Expert's View

Image: Alexey Rotanov/

Reg Jones

NARFE, one of federal employees and retirees best friends, tracks bills in Congress that would affect you if they became law. In the March 2022 issue of their magazine, they’ve highlighted five of them that deal with a pair of issues that either are or will be of concern to you. Here they are:

H.R. 82/S. 1302: The Social Security Fairness Act. It would repeal both the Government Pension Offset (GPO) and Windfall Elimination Provision (WEP).


H.R. 2337: The Public Servants Protection and Fairness Act. It would reform the Windfall Elimination Provision (WEP) bu providing a monthly rebate of $150 to current beneficiaries (age 62 or older before 2023) and creating a new formula to calculate benefits for future WEP-affected individuals (turning 62 in or after 2023).

H.R. 4788: Well-Being for Every Public Servant Act of 2021. Fully repeals the Windfall Elimination Provision for individuals whose combined monthly income from their non-Social Security covered government annuity and Social Security benefits is $5,500 or lower, with graduated implementation on benefits above that amount.

H.R. 5723: Social Security 2100: A Sacred Trust. Expands and strengthens Social Security benefits, improves the solvency of the Social Security trust fund, repeals the Windfall Elimination Provision and Government Pension Offset, and provides for numerous other Social Security related improvements.

H.R. 5834: Equal treatment of Public Servants Act of 2021. Reforms the Windfall Elimination Provision (WEP) by providing a monthly payment of $100 to current WEP-affected beneficiaries (age 62 or older before 2023) and $50 for an affected spouse or child.  Creates a new formula to calculate benefits for future WEP-affected individuals (turning 62 in or after 2023).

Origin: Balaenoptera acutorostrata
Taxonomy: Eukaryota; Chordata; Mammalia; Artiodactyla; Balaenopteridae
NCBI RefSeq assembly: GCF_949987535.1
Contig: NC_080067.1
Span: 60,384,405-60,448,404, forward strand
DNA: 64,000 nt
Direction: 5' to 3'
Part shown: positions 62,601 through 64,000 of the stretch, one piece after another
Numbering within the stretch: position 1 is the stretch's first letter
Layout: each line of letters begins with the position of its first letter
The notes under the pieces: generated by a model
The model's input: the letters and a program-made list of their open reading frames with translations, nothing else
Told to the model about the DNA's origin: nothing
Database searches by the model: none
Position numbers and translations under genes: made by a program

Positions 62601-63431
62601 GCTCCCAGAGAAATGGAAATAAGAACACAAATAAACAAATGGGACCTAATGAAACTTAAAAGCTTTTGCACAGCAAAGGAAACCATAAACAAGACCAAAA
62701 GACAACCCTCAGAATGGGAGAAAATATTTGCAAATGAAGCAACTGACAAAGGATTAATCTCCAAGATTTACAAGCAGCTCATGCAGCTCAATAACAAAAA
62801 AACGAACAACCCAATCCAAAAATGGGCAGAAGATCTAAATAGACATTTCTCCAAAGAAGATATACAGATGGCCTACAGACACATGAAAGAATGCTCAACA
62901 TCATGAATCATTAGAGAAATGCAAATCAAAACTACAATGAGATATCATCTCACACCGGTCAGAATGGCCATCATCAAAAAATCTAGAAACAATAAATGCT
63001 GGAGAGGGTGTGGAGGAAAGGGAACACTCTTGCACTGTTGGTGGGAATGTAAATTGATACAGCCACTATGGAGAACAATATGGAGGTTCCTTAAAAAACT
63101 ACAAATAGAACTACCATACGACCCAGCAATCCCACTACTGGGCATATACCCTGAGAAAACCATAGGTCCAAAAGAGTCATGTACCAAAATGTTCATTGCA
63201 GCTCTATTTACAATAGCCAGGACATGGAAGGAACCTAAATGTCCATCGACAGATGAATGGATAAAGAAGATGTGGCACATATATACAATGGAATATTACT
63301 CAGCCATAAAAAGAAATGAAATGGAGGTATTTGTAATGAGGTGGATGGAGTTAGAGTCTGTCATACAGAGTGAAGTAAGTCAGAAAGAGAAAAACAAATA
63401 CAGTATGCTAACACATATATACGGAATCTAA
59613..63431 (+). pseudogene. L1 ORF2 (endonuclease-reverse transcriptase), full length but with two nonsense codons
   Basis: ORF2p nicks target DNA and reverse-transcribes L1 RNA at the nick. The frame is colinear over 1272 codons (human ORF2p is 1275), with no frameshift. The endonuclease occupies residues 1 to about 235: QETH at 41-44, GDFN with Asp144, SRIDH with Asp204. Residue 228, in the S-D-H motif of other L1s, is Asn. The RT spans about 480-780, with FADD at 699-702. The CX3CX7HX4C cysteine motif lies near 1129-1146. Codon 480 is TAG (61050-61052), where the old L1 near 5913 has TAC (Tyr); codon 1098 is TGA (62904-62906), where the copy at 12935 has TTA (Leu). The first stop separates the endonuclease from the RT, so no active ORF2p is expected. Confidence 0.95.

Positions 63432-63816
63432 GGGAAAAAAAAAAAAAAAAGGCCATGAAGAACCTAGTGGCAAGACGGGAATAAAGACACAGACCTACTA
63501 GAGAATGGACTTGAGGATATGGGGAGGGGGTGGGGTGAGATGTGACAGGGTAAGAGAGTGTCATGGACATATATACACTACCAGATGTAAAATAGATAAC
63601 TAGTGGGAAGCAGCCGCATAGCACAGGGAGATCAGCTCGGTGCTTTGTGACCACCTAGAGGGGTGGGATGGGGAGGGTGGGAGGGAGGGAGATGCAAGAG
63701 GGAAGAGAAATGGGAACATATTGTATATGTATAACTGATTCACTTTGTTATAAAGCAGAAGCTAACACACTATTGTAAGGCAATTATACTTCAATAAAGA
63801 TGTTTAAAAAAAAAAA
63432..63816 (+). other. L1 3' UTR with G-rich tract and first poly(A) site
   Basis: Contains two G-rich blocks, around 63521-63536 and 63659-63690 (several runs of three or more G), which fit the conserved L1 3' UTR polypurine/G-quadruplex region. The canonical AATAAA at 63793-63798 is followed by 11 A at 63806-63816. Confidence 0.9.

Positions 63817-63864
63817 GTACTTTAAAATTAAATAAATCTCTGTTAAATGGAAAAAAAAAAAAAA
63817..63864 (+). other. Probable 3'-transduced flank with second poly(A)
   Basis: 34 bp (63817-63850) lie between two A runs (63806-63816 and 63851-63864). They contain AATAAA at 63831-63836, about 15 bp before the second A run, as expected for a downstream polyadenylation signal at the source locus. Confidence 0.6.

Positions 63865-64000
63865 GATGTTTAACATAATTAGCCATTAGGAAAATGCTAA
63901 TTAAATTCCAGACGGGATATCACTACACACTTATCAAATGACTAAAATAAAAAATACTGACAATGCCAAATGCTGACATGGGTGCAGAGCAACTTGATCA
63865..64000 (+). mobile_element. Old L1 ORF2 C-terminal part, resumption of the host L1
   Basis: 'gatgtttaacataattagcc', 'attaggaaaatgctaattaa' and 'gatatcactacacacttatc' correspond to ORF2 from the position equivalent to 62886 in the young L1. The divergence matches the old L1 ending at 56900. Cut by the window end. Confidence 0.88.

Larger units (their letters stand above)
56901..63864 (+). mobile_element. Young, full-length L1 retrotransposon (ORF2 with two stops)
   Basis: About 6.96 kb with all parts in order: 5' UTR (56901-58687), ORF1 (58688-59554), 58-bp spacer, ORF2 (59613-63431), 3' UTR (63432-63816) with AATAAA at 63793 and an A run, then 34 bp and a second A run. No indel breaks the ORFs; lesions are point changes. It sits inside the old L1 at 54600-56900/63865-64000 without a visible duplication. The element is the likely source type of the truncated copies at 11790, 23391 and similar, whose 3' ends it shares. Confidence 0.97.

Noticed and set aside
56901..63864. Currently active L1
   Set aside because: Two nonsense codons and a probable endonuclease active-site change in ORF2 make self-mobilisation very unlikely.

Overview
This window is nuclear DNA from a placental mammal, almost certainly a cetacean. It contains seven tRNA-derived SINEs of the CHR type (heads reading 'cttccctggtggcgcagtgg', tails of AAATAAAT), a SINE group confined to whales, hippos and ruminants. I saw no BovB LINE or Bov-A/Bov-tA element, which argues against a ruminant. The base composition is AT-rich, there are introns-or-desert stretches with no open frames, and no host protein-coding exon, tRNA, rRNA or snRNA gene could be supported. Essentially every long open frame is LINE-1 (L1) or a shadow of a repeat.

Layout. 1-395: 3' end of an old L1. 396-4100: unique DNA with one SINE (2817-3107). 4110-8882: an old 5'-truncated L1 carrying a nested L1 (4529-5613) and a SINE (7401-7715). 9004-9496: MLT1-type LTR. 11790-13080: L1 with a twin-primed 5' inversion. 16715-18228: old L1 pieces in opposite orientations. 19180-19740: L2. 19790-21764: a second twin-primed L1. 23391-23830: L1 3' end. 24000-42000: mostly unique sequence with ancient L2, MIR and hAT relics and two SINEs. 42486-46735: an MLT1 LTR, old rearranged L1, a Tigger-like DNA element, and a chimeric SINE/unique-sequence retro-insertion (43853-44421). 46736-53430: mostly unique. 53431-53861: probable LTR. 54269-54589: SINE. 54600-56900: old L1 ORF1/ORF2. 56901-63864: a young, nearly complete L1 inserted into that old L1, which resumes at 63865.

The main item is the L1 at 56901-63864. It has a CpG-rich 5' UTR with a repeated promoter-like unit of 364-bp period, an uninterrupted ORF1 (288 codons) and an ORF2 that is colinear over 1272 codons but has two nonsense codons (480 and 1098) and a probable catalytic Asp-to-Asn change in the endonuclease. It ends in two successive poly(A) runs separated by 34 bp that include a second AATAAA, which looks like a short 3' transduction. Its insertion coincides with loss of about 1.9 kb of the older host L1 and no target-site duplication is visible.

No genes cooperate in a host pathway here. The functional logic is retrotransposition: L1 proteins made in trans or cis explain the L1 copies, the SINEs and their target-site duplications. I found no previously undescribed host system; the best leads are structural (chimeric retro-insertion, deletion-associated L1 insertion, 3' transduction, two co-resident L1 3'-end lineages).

Since all five of them focus on the WEP and the GPO, I thought it would be a good idea to examine each in turn and find out what they do – and why they were became law in the first place. First let’s look at the WEP.

Under the WEP, every CSRS employee who reaches age 62 and is eligible for an annuity based in whole or part on employment where they didn’t pay Social Security taxes will have a lower  formula used to compute their Social Security benefit. Only those with 30 or more years of “substantial earnings” under Social Security—which rises each year; this year $27,300—will receive a full benefit. Everyone else will receive a lesser amount, with the reduction as much as about $500 a month.

Congress enacted this law because it wanted to eliminate an unintended windfall that federal retirees had been enjoying for years. What do they mean when they say “windfall”? I’ll let the Social Security Administration explain:


“Social Security benefits replace a percentage of a worker’s pre-retirement earnings. The formula used to compute Social Security benefits includes factors that ensure that lower-paid workers get a higher percentage of return than their more well-to-do counterparts.  For example, lower-paid workers could conceivably get a Social Security benefit that equals up to 90 percent of their pre-retirement earnings. Highly paid workers receive rates of return that are considerably less. (The average is about 42 percent.)

“Before the law was changed in 1983, employees who spent time in jobs not covered by Social Security had their benefits computed as if they were long-term, low-wage workers.  Thus they received the advantage of the higher percentage of Social Security benefits in addition to their other pension. The modified formula eliminates this windfall.”

In effect, the Congress took away what it viewed as a disproportionate benefit. While that may not sit well with anyone who is affected by the WEP, their decision was logical and that logic will be hard to overcome. Whether Congress will change its mind again remains to be seen.

For the full WEP story, go to

Next week we’ll take a similar look at the Government Pension Offset.

Basics of Sick Leave for Federal Workers

Annual Leave, One of Top Benefits to Federal Employees

Benefits Upon Passing of a Federal Employee or Retiree

Retirement Income Myths

The Federal Retirement Deal (It’s a Very Good One!)

TSP Outlines Strings Attached to Upcoming Investment ‘Window’

Leaving Federal Service? Go Out With Class

When Should a Federal Employee Apply for Social Security Benefits?

Federal Retirement Mistakes to Avoid

Federal Retirement: When Age Isn’t Just a Number

FERS & CSRS: What Happens to Your Annuity if You Come Back?

FERS Retirement Guide 2022